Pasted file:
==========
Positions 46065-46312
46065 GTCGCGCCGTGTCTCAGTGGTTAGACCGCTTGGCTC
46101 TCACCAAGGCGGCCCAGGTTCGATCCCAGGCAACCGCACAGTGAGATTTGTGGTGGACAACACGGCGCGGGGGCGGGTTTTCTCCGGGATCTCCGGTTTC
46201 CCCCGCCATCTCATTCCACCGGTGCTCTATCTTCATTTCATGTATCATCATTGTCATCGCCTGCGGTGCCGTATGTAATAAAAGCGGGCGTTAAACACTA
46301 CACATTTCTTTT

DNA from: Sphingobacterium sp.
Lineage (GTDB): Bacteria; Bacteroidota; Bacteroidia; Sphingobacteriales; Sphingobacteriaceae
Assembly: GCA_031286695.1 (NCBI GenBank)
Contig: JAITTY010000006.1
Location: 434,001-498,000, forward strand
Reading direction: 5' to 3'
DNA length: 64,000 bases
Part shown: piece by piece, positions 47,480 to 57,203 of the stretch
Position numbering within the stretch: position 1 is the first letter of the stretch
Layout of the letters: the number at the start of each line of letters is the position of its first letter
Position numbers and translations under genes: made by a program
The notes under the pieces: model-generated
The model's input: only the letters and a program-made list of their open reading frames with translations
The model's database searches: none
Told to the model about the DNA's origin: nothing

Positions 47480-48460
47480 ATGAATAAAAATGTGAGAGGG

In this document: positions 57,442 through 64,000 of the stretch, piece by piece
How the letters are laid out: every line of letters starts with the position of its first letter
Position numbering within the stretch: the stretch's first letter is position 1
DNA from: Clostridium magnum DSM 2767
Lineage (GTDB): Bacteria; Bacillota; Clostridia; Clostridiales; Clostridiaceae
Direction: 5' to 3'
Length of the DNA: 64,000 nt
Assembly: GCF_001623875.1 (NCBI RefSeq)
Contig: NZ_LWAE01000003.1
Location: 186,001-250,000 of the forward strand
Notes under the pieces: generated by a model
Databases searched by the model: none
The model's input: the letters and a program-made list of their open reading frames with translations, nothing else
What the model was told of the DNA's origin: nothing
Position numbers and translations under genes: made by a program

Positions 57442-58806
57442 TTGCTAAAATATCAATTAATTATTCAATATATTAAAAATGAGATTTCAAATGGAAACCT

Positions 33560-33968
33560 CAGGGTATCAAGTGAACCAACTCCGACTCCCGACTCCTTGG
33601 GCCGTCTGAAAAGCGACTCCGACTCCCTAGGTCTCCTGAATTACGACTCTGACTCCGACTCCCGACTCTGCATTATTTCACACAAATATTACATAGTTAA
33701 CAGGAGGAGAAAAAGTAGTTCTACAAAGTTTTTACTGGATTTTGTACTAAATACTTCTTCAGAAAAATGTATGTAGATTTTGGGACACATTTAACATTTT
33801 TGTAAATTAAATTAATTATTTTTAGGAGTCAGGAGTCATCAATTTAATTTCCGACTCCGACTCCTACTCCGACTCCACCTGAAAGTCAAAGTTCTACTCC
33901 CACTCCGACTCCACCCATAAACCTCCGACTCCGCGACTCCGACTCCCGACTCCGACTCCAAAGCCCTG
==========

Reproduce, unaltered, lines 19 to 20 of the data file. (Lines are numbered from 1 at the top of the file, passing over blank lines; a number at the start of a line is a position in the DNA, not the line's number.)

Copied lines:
The model's database searches: none
Told to the model about the DNA's origin: nothing